The Old Testament represents humanity’s best effort to record the actions and revelations of God to his chosen people, Israel, from the beginning of time to the birth of Jesus. Through careful reading and study, Christians come to a more complete understanding of God, the Father of our Lord and Savior, Jesus Christ. As the soil in which the Christian faith is rooted, the Old Testament brings closer to Jesus as we are united with the people of ancient Israel.
First and foremost, the Old Testament is about God: who he is, what he does, and why he does it. It is the testament of God’s faithfulness and care of his chosen people. The story of God, of course, begins in the Book of Genesis with the primeval history of the world. Genesis 1-11 represents Israel’s understanding of the world as they knew it. Although the ancients did not possess the level of scientific knowledge that we in the modern world have, they found themselves pondering the universe and God’s creation and humanity’s place in this God-created world.
These primeval events include: Creation, Adam and Eve, Cain and Abel, Noah and the Flood, and the Tower of Babel, followed by the genealogy from Noah to Abram. This primeval history sets the stage for the selection of Abram to be the father of the nation of Israel and are key to understanding the Bible in its entirety – the Old Testament and the New Testament. This small portion of Scripture reveals God to us. God is the creator of all things, including humans. Created in his image, our lack of trust in him provides the opening Satan needs to bring sin into God’s perfect creation. But God remains our loving Father, merciful and just. It is in these first eleven chapters of the Bible that God begins to reveal his plan for reconciliation.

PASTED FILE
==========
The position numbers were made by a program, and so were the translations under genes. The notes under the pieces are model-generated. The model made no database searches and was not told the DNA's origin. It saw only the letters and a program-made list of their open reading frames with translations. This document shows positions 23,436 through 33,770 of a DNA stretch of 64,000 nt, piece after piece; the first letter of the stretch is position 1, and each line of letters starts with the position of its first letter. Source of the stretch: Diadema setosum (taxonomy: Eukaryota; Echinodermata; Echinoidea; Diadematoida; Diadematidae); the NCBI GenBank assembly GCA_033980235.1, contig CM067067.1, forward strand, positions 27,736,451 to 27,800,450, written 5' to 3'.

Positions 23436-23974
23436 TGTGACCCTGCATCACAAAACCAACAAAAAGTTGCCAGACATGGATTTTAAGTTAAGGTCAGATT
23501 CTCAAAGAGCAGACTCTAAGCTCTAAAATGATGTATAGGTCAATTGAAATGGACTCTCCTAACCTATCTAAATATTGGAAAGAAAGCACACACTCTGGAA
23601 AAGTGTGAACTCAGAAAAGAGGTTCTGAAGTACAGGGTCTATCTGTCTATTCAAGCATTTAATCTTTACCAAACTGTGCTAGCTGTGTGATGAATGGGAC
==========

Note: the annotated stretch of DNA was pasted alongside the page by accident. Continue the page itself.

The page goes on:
Just how then are we to understand Genesis as primeval history? Borrowing from the wealth of cultural traditions of the people of the nations around them, the Israelites orally passed down stories from generation to generation that held significance to them as a nation. This explains why historians and anthropologists can, without diminishing the importance of the events in the life of Israel, draw comparisons between the events recorded in the opening chapters of Genesis with the creation and flood accounts found in the literary histories of other cultures. This is not to say that the Israelites simply borrowed the oral traditions of neighboring cultures. Instead, the people of Yahweh took some of the stories that they heard and interpreted them in light of the one true God they had come to know.
Even with limited knowledge of the science we take for granted, the Israelites understood all of creation to be the design of God. The first eleven chapters of Genesis contain their interpretation of the events of primeval history. Having this insight into the context in which the Israelites understood primeval history allows the modern reader, who possesses a greater scientific understanding of the universe, to read the events recorded in a different light: we are now free to explore the meaning of God’s creative action with the constraints imposed by science as we know it.
One final note: My personal theology and understanding of Biblical interpretation has been predominantly formed through my years of participation in the life and witness of an Evangelical Lutheran Church in America Congregation and the ELCA Candidacy process for Associate in Ministry. I understand that Lutherans understand and interpret Scripture on a wide spectrum from allowing for no historical, cultural, or literary criticism to “anything goes.” Some Lutherans claim the Bible to be the inerrant and inspired Word of God while others leave out the inerrant in favor of inspired Word of God. That being said, on some issues I am on the conservative side and others are more centrist. I do not consider myself a liberal on any theological issue.
Speaking from my heart,